Let’s review the hallway procedure. Step right, skip left, move to the right and slide. If all worked well, he would avoid spots of known creaks and groans in the floorboards just outside his sister’s bedroom. He had to avoid disturbing the slumber of “The Beast”–his seventeen-year-old sister, Karen. One must never wake “The Beast” so early in the morning. Not that it mattered, she was pretty much a psycho at any time of day, and all because he had committed the sin of being the youngest.
Once beyond that cave of horrors, he stood in the doorway to his brothers’ room. It stood empty as it had been for the last two years after Scott went off to the Army to fly helicopters, and Wayne moved on to work in Peoria assembling and testing scuba equipment. When would he see them again? He tried to remember the last time they were home but drew a blank. What would he say to them if they did? The problem was they were thirteen and eleven years older, so other than the same set of parents, he had nothing in common with them.
Now they were gone, he seldom had time to think of them. But when they were here, they apparently thought about him, “the late mistake.” What did that mean? Well, maybe he’d see them during the holidays. Reason enough to tolerate each other for a few days. At least their presence kept “The Beast” preoccupied. Then again, they ate anything and everything, leaving the refrigerator nearly empty for days at a time. So, Mom would get stressed; Karen would start barking at shadows. It got to be like a three-ring circus. No, maybe it was for the best.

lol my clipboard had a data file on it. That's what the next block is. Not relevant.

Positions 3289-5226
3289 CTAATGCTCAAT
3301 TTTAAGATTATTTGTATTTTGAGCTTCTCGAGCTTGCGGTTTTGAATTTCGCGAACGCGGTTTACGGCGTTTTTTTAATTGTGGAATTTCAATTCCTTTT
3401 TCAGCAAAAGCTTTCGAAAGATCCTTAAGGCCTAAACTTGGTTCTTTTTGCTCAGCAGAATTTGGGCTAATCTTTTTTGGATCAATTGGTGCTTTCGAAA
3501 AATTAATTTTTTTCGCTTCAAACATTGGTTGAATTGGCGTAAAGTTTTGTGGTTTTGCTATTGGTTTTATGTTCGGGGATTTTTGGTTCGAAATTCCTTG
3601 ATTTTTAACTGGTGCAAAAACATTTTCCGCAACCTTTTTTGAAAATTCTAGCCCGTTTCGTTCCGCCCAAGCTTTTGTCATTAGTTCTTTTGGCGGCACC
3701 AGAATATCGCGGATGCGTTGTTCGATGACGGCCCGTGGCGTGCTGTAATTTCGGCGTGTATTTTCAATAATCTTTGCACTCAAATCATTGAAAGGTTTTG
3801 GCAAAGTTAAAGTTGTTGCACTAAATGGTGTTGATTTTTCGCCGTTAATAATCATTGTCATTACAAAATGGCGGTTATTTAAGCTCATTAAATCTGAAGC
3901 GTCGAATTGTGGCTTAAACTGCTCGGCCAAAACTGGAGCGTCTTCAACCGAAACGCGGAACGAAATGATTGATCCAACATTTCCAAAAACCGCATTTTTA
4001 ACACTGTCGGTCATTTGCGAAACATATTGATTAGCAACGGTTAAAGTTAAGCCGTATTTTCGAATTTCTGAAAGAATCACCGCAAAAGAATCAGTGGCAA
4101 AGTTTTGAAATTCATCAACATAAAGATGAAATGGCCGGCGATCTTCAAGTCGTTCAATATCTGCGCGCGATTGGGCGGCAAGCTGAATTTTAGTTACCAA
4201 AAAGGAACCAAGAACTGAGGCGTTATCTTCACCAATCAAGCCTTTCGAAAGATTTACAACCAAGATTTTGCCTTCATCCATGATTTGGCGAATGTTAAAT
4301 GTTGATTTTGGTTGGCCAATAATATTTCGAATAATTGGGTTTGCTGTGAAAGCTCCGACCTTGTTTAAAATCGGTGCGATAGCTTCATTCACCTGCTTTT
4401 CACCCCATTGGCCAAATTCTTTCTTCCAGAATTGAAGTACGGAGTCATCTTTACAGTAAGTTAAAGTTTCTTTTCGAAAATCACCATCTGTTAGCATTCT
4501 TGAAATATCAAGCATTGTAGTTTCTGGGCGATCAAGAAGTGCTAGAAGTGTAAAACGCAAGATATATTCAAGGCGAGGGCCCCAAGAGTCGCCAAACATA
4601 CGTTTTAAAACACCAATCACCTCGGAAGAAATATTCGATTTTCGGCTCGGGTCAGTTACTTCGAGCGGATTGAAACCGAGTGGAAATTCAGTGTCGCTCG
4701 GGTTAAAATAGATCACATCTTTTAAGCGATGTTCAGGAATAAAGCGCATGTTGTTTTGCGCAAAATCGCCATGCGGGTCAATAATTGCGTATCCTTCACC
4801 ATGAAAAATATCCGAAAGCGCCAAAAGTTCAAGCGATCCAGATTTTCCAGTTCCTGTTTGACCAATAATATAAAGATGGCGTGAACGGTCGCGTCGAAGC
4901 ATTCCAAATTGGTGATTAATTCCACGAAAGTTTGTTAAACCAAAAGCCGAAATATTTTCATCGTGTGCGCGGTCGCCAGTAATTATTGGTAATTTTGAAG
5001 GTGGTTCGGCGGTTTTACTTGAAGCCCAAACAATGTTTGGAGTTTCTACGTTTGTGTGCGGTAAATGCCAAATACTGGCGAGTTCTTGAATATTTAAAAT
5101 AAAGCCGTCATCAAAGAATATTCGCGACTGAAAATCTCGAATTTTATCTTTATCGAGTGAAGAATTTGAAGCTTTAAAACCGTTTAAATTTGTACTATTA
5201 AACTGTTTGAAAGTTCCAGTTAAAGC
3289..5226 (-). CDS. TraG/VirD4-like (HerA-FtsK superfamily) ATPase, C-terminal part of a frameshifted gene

A couple more steps down the hall and he stood at the entrance to the master bedroom once his parents’ bedroom. The queen-sized bed sat empty, covers pulled tight; the room showed no signs of habitation, but that was no surprise. Dad was a shadow except for court-ordered visits every other weekend, and Mom… well… he knew the reason for that. With a sigh, he turned his back on the bedroom; there was nothing for him there.
Down the steps, he went, careful not to let his footfalls echo in the foyer. Stealthily he passed through the dining room into the kitchen.
“It’s about time,” a growly voice said.
Matt cringed. His timing, as well as his luck, stunk. “The Beast” had been awake after all. She sat cross-legged on the kitchen counter, like a spider surveying its prey. “Yes, I came for breakfast,” he said walking over to the pantry.
“I’ll just get some cereal,” he said, grabbing a box of Rice Krispies and a bowl.
From the silverware drawer, he dug out a spoon, and from the fridge, he grabbed a carton of milk.